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What are the significant applications of minimum spanning trees?

After doing some research online and in several textbooks, I have found three real-world applications:

  • Building a connected network. There are scenarios where we have a limited set of possible routes, and we want to select a subset that will make our network (e.g., electrical grid, computer network) fully connected at the lowest cost.

  • Clustering. If you want to cluster a bunch of points into $k$ clusters, then one approach is to compute a minimum spanning tree and then drop the $k-1$ most expensive edges of the MST. This separates the MST into a forest with $k$ connected components; each component is a cluster. (I confess I'm not very clear on whether anyone uses this clustering method in practice, and if so, what domains it is useful in.)

  • Traveling salesman problem. There's a straightforward way to use the MST to get a $2$-approximation to the optimal solution to the traveling salesman problem, and the Christofides' heuristic uses MSTs to get a $1.5$-approximation. (One could reasonably question how real-world this is, though, as there are other approximation algorithms for the traveling salesman problem that will typically do even better in practice.)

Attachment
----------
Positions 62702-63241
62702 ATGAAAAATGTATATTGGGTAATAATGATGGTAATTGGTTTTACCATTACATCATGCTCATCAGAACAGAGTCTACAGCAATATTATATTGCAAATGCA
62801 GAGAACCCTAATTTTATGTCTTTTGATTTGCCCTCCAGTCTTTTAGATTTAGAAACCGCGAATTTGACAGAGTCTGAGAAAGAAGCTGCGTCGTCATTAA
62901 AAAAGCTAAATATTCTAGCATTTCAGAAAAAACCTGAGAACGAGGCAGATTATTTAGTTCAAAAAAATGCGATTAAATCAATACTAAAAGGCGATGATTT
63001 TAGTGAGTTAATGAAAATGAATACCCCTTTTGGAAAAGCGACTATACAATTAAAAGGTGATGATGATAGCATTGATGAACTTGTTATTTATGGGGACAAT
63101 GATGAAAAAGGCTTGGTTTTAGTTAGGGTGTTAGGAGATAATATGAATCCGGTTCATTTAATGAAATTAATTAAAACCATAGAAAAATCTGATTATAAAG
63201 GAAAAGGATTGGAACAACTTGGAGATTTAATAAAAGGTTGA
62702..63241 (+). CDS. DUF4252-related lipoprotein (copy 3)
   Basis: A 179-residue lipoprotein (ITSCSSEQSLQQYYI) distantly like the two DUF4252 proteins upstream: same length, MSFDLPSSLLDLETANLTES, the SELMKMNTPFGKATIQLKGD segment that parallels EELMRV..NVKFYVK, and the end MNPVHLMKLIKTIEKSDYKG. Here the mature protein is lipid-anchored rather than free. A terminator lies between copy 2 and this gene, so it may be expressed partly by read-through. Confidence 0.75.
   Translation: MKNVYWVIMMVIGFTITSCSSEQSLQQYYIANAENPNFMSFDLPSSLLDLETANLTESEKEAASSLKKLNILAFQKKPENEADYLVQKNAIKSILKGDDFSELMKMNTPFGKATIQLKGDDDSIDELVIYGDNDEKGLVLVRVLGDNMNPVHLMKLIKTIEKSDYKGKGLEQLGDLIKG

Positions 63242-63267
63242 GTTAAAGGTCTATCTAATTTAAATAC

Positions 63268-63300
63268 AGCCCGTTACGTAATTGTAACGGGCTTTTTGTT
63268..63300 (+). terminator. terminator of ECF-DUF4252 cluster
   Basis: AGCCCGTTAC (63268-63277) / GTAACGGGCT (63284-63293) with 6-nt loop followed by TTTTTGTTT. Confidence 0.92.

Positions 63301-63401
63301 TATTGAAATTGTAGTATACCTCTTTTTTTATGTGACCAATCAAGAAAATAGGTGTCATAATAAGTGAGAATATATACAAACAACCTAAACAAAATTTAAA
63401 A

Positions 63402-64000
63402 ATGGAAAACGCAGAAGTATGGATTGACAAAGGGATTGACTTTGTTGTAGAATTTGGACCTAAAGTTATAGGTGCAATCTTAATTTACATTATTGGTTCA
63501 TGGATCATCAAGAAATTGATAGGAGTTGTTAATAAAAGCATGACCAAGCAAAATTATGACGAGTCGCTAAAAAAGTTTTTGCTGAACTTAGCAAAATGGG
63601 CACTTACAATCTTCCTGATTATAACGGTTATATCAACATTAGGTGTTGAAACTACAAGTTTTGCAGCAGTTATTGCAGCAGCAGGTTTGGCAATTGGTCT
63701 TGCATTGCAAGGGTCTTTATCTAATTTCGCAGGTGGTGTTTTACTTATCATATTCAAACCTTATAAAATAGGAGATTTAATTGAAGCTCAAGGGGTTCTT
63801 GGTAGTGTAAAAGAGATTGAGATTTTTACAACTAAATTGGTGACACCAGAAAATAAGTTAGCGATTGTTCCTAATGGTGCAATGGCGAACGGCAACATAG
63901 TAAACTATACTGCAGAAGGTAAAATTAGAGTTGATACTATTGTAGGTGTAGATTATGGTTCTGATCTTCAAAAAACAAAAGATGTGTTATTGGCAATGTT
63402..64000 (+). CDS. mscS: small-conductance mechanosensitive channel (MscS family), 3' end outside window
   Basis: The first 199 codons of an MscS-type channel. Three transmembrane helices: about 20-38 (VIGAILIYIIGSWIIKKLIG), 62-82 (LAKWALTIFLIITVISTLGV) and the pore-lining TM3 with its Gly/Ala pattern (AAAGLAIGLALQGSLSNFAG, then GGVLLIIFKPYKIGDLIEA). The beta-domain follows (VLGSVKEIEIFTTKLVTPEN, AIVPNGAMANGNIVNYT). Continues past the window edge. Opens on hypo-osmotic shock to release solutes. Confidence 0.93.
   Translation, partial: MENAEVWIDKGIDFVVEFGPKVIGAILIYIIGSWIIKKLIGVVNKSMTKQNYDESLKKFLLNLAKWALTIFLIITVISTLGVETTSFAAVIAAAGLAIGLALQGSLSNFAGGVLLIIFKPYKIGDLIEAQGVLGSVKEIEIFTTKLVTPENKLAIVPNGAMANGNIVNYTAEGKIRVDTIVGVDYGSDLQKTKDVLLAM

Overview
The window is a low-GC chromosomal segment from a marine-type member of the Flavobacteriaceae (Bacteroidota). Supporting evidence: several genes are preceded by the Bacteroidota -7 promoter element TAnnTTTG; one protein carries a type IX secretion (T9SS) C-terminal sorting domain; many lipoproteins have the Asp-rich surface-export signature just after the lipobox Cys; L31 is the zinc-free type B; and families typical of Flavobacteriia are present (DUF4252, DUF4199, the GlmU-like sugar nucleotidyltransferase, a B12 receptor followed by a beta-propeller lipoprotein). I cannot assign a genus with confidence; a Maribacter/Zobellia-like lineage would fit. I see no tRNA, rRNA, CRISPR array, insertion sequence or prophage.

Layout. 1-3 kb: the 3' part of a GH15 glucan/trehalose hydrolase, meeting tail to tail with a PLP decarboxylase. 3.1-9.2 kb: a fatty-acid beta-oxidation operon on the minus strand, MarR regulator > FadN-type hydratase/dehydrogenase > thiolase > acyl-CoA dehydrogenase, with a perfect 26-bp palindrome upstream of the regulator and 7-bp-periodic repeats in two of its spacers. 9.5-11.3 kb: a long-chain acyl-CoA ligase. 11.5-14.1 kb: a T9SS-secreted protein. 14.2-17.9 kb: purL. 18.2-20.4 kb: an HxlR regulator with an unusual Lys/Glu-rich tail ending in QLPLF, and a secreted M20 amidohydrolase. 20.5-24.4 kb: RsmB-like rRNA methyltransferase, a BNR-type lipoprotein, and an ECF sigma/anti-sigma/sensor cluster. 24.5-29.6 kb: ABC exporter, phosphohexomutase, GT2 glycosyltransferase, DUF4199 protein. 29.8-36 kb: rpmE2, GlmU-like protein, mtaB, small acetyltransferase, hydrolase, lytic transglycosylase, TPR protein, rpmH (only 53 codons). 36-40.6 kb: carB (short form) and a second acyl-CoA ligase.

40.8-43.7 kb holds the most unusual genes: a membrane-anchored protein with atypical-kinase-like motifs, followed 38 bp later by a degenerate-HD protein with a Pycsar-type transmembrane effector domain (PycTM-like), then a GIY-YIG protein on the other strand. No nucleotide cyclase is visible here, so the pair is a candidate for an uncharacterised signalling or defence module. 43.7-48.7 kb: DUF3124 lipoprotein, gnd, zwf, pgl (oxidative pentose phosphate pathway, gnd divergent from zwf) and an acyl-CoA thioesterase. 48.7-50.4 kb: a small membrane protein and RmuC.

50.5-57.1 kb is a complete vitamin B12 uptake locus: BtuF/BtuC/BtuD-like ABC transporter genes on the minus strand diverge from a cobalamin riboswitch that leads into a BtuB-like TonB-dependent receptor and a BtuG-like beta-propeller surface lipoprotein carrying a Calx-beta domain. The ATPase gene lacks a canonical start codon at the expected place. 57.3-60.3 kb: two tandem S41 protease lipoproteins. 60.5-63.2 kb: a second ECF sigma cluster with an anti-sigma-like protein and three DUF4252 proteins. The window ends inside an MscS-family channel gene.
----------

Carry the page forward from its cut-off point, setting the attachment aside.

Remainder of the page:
I have found vague references to other applications, but I have not found details. Are there other significant real-world applications of minimum spanning trees, and if so, how do they work?

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    $\begingroup$ I ran into the same issue when standing in for that lecture. One vague notion I found was that MSTs are used in many more (approximation, heuristic, ...) algorithms as subroutine. $\endgroup$ – Raphael Aug 22 '14 at 5:51
  • $\begingroup$ You can first look at the properties of a spanning tree, and then guess its applications. For example, its cut property helps in partitioning, or, its spanning+minimality helps in finding lower bound for approximations. $\endgroup$ – orezvani Aug 22 '14 at 6:05
  • $\begingroup$ A more concrete application of MSTs in approximation algorithms arise with Steiner tree problems. A basic 2-approximation for the minimum cost Steiner tree uses an MST. An even better approximation algorithm using randomized rounding and iterative rounding computes an MST at the first step. $\endgroup$ – Juho Aug 22 '14 at 6:52

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